My Meeting is facing a sizable deficit in its budget. It has been previously able to rely on endowment money to take care of sizable expenses. However, as has been announced and stressed many times before, we are largely subsisting on dead peoples' contributions. We do not have the ability to rely on regular contributions from current members and consistent attenders.
The Meeting is in need of money and each of us have been informed of this by mail. We’ve been encouraged to increase our donations. Those who have never donated before have been especially targeted. One might even say that many members and attenders are free loading off of the generosity of a few.
In conversation with a Friend, the two of us discussed another option to ease our financial burden. Namely, she proposed that the Meeting should decrease its reliance on paid contractors to complete Meeting tasks. Without a called minister, one could argue that we, the congregation, are responsible for doing what must be done. Though we are a large Meeting, a self-reliant, do-it-yourself streak might do us a world of good.
In many Monthly Meetings, ours being one, a mere 20% of the congregation provides financial support and completes all needed work through committees. This leaves behind 80% who one might characterize as inert and largely not involved. Reasons why we display this glaring discrepancy are legion and varied.
I'm a member of Ministry and Worship. Every year, we put a survey before the Meeting, asking for opinions in a variety of targeted areas. The finished product compiles the answers into the Spiritual State of the Meeting report. One answer to the survey, which spoke to this matter directly, claimed that our Meeting simply contains too many overworked NGO/non-profit types. The implication was that people were too overburdened with their day jobs to take part in Meeting functions.
That may be one answer, but no one single reply of any stripe seems to summarize the entirety of the subject. The only logical step, then, was to pose the question to the Meeting itself. I asked what was preventing us from greater involvement with the Meeting and preventing us from greater giving? How do those with the best of intentions, seeking to spur participation onward, avoid sounding preachy and insistent? Money can quickly become a very contentious subject.
The matter may go to the root of what membership and/or regular attendance really is, or rather what it means to us. In many Christian churches, giving 10% of one’s earnings is considered standard. For example, while growing up, I saw my own parents write out a check and drop it in the collection plate. This was true week in and week out. They never complained about the expense. For them, a person sought to replenish what he or she received in congregational assistance and in basic community.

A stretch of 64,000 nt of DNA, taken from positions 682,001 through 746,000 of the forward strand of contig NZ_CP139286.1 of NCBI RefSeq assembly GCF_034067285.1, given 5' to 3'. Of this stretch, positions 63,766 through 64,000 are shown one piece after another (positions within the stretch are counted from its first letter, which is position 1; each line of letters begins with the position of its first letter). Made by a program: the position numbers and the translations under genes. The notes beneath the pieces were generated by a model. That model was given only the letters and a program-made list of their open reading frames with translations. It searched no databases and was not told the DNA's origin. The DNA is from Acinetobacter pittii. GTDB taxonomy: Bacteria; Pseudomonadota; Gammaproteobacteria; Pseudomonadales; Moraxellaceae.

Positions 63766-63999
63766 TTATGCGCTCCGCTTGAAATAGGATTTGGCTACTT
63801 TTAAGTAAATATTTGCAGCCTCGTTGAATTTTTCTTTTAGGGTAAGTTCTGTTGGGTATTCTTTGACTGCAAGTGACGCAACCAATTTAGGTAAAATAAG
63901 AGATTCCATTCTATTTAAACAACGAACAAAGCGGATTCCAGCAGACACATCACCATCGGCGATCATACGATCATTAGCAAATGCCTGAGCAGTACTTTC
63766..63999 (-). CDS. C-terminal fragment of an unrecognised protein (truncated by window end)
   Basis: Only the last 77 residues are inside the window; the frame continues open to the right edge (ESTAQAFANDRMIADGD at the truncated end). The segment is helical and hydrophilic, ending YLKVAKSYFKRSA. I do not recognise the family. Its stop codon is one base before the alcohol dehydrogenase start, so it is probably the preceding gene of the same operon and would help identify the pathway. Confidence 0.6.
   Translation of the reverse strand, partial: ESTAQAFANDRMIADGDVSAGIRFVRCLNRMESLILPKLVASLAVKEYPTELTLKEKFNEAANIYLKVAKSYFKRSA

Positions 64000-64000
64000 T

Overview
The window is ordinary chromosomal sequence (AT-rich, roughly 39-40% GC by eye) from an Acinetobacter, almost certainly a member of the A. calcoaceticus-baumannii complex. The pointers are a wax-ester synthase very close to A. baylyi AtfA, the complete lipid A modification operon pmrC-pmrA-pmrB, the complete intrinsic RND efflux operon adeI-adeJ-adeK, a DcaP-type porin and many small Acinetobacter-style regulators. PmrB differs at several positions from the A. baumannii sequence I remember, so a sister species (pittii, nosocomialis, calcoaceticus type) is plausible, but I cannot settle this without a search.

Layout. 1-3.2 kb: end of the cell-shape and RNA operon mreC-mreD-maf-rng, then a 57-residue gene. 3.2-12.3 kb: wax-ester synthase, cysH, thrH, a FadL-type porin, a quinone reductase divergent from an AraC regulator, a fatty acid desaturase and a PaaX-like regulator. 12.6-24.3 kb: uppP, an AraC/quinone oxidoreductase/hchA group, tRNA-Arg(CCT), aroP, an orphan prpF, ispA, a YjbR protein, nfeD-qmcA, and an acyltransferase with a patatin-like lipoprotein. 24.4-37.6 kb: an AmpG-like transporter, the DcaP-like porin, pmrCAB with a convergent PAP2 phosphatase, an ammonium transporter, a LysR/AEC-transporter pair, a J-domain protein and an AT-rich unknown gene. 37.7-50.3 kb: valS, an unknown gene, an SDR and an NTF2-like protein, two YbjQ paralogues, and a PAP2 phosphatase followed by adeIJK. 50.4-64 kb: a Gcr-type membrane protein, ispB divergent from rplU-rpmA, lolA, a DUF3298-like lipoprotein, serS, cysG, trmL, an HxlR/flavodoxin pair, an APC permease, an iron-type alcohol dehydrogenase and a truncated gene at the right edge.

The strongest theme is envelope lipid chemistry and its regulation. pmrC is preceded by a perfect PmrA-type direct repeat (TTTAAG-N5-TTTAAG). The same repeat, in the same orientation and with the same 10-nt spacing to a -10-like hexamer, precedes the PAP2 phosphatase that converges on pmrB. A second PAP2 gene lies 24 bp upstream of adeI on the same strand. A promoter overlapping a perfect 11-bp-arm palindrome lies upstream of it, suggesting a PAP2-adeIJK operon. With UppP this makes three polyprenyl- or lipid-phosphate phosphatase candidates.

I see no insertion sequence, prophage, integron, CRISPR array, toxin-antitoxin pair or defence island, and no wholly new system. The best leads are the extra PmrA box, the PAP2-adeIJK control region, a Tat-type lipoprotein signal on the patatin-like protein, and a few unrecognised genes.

Within liberal unprogrammed Friends, are the assumptions very different from those of other Friends? Do we downplay our faith and status as a religious people in a Religious Society? The answers are complicated and will come from each of us in our own way. In the meantime, we must challenge long-held assumptions and dare to think very differently. We may need to ponder the services from which we all benefit and are provided free of charge. Guilt trips or waggling fingers serve no purpose. Instead, I aim to produce results.
Changes that facilitate greater involvement in the Meeting are often cause for speculation alone, never fully realized. If, for example, a wall needs to be painted, it would be cheaper for a Friend or Friends to take the initiative. Sporadically, Work Days are scheduled, but they only achieve minimal participation. It appears also that confusion comes up when no paper trail or system of accountability exists. Just because the same person has completely the same task for thirteen years doesn't mean he or she should continue in this capacity when change is needed.
Inertia is a large part of the challenge in this context. Committee service burnout becomes a self-fulfilling prophecy. The same forty people fill every opening, eventually becoming thoroughly weary and tired because of a lack of Meeting support. This leaves many more who could do an effective job in committee service, should they agree to participate. The Meeting is always in search of new blood, new ideas, and fresh legs. On occasion, new members and attenders will take leadership roles, but often they resist.
This much is indisputable. Members and regular attenders must all pitch in to make things easier. Should they not give money, they should give of themselves instead. Many Young Adult Friends, for example, are on such a tight budget that regular giving is not feasible. Yet, this should not make them feel somehow limited in what they can do. I pray everyday that, though financial offerings are not an option, YAFs will become more active in the inner workings of the Meeting.
Additional help is needed for every member of every committee and task force who works hard. As noted above, too much is laid upon too few and has been this way for a long time. And as we consider our responsibilities, where do we strike the balance in our own lives? Are we really speaking our Truth? Following leadings of the Spirit can sometimes be very challenging. Do we dare to be honest with ourselves and others?